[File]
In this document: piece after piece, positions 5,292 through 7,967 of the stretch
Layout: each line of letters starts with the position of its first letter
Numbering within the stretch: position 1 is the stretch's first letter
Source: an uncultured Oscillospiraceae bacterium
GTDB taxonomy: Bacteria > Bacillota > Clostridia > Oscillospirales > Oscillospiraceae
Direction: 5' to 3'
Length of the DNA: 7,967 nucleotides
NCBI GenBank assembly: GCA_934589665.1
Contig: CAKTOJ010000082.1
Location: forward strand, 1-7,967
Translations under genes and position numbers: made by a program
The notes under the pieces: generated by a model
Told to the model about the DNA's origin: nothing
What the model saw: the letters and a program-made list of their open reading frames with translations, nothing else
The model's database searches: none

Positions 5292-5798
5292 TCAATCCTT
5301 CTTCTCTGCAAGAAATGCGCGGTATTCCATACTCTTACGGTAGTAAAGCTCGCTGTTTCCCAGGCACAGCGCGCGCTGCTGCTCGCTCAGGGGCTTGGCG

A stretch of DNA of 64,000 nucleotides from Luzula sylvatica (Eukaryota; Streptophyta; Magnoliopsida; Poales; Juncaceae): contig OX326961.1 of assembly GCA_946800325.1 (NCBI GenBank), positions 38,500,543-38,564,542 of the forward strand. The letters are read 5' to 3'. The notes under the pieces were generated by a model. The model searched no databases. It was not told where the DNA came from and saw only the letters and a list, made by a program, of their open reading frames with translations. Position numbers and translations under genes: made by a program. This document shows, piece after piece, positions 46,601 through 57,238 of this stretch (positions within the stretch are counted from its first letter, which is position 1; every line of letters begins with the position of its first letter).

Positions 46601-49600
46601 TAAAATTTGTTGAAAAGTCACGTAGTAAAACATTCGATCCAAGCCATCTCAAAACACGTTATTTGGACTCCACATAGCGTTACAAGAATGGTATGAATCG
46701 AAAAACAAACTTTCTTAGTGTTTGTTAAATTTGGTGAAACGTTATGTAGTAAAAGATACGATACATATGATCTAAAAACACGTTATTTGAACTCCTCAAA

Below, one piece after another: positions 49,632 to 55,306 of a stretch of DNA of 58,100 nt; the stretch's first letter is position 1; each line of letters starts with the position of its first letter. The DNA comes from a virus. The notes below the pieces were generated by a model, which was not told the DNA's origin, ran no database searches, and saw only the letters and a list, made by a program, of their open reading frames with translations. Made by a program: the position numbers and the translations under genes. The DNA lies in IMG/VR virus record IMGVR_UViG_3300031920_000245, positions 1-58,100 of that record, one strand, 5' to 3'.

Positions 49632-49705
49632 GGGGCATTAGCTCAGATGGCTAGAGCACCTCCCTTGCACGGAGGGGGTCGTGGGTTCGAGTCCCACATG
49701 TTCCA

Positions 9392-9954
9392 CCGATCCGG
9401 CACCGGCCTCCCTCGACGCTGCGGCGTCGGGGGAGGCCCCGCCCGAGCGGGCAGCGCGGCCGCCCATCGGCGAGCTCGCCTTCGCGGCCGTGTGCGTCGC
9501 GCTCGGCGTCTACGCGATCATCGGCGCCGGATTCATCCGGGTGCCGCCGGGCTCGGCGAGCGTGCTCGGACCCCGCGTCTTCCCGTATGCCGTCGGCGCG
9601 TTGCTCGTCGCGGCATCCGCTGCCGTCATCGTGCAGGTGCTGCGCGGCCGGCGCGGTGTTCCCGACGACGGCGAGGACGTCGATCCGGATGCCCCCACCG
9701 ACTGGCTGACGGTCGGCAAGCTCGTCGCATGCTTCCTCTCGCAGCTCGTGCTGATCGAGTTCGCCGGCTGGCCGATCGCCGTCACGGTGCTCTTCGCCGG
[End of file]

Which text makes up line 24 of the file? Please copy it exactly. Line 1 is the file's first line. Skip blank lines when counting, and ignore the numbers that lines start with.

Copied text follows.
Positions 49632-49705